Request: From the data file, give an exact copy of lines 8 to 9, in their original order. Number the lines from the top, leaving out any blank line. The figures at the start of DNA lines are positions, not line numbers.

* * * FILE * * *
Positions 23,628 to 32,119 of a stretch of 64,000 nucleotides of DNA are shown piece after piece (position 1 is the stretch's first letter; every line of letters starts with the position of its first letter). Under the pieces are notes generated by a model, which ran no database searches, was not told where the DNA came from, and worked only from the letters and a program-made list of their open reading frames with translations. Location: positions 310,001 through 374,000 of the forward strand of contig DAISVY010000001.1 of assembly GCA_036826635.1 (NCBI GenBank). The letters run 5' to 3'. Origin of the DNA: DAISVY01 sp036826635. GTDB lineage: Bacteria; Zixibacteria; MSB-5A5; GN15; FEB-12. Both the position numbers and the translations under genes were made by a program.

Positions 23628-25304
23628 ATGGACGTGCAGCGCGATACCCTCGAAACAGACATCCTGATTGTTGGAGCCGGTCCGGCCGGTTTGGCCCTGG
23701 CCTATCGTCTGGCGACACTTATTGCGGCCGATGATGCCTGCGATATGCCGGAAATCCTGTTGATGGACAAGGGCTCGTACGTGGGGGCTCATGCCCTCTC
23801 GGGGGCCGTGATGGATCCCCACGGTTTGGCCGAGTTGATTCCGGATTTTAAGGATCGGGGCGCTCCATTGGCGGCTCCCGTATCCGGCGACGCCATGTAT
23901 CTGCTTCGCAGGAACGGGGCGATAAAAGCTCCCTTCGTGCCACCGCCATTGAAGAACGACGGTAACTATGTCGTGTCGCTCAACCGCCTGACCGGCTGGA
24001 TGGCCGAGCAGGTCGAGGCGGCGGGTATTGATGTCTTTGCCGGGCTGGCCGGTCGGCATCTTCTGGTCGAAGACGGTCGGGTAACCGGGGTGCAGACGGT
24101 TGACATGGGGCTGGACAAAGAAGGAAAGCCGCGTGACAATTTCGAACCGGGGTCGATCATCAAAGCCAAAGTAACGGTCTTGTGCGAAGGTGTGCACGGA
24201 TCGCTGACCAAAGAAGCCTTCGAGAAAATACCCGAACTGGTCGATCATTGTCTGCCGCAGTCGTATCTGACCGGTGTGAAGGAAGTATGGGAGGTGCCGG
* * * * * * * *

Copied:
24101 TGACATGGGGCTGGACAAAGAAGGAAAGCCGCGTGACAATTTCGAACCGGGGTCGATCATCAAAGCCAAAGTAACGGTCTTGTGCGAAGGTGTGCACGGA
24201 TCGCTGACCAAAGAAGCCTTCGAGAAAATACCCGAACTGGTCGATCATTGTCTGCCGCAGTCGTATCTGACCGGTGTGAAGGAAGTATGGGAGGTGCCGG